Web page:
Veterinary experts believe mixed-breed dogs have fewer genetic health conditions than pure-breed dogs. A study conducted using veterinary records from UC Davis revealed that mixed-breeds dogs had fewer genetic disorders, mainly citing the following conditions as being more prominent in pure-breeds:

  • Aortic stenosis
  • Dilated cardiomyopathy
  • Elbow dysplasia
  • IVDD
  • Hypoadrenocorticism
  • Atopy / allergic dermatitis
  • Stomach bloat
  • Cataracts
  • Epilepsy
  • Portosystemic shunt

While there may be a seemingly higher occurrence of mixed-breed dogs living longer life spans, it must be acknowledged that healthy pure-breeds can also live long lives — and many without health issues —just as some mixed-breeds may need treatment for medical conditions throughout their lives. Nothing is a guarantee although the general consensus through studies is that mixed-breeds may benefit healthily from their mixed bloodline.

  1. All Mixed-Breeds Are Unique

No two mutts are the same! If you’re looking for a companion with a unique look and personality then a mixed-breed dog is perfect for you. Quirky patches of color and markings throughout the fur, ears that don’t quite match and a questionable lineage that just keeps you guessing.

You might even discover that your mixed-breed dog inherited some of the best characteristics of its family tree when it comes to intelligence, athleticism, intuition and affection.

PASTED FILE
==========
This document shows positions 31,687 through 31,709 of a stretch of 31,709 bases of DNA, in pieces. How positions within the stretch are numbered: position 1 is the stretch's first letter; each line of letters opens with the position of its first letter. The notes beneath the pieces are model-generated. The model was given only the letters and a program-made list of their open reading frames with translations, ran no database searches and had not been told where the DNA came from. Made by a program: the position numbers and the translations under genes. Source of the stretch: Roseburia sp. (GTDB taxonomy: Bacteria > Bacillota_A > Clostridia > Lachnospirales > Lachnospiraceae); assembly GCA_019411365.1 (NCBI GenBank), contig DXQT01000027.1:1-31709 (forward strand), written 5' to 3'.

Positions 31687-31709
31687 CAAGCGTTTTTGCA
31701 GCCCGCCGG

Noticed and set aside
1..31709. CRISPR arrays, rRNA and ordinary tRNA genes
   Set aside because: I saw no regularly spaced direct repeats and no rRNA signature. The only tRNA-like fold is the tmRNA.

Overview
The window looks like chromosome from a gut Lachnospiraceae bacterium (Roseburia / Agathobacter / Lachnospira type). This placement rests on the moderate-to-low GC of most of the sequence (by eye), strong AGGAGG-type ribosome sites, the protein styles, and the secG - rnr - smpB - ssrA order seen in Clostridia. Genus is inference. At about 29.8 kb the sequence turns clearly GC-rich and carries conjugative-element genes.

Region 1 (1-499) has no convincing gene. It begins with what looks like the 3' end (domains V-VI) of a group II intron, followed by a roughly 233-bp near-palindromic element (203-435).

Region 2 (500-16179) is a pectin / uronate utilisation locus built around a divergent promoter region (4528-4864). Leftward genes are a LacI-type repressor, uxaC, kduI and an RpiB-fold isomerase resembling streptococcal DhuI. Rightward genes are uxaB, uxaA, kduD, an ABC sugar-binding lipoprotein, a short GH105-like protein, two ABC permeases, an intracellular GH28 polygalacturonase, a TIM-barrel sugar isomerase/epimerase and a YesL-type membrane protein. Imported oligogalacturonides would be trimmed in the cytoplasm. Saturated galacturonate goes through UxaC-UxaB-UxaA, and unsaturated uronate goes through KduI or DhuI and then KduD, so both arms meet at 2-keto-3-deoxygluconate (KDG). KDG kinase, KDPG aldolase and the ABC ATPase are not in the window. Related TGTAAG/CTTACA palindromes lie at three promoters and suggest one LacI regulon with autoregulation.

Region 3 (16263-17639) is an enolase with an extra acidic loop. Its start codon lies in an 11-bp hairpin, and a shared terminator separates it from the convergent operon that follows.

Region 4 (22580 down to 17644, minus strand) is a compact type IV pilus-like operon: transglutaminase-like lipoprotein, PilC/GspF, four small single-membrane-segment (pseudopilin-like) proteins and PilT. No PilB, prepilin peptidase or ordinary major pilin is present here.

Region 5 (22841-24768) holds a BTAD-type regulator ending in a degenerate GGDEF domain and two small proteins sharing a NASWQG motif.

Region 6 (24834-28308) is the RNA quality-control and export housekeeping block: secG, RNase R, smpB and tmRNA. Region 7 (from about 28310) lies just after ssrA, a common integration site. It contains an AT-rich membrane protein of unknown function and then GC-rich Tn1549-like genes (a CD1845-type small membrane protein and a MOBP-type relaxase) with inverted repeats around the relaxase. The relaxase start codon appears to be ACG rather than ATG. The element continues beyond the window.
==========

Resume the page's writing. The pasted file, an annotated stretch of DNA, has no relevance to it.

1. Mixed-Breeds Cost Less Than Pure-Breeds

Most pure-breed dogs are expensive to buy, ranging in cost from $800 to $2000. Adoption fees are considerably less at shelters and rescue groups.

Keep in mind that all dogs need the same level of loving care no matter what type of breed they are: a good healthy kibble and treats, a dog bed, toys, a leash and collar, training and obedience classes, and routine veterinary care.

  1. You Won’t Be Supporting Puppy Mills

Large-scale commercial dog-breeding operations make a profit selling puppies to pet stores with little regard for the wellbeing of the dogs’ lives.

By choosing to adopt a dog from a shelter or a rescue group, you’re making it more difficult for puppy mills to stay in business.

  1. You’ll Save a Life

Everyone wins when you adopt a dog from a shelter or rescue group. Giving an abandoned dog a forever home is life changing — for everyone. Volunteers and workers at shelters and rescue groups work overtime trying to prevent the euthanasia of good pets.

You can save a pet’s life any day of the year. Let’s be real: You’ll probably benefit from that pet’s loving care just as much as he will from yours.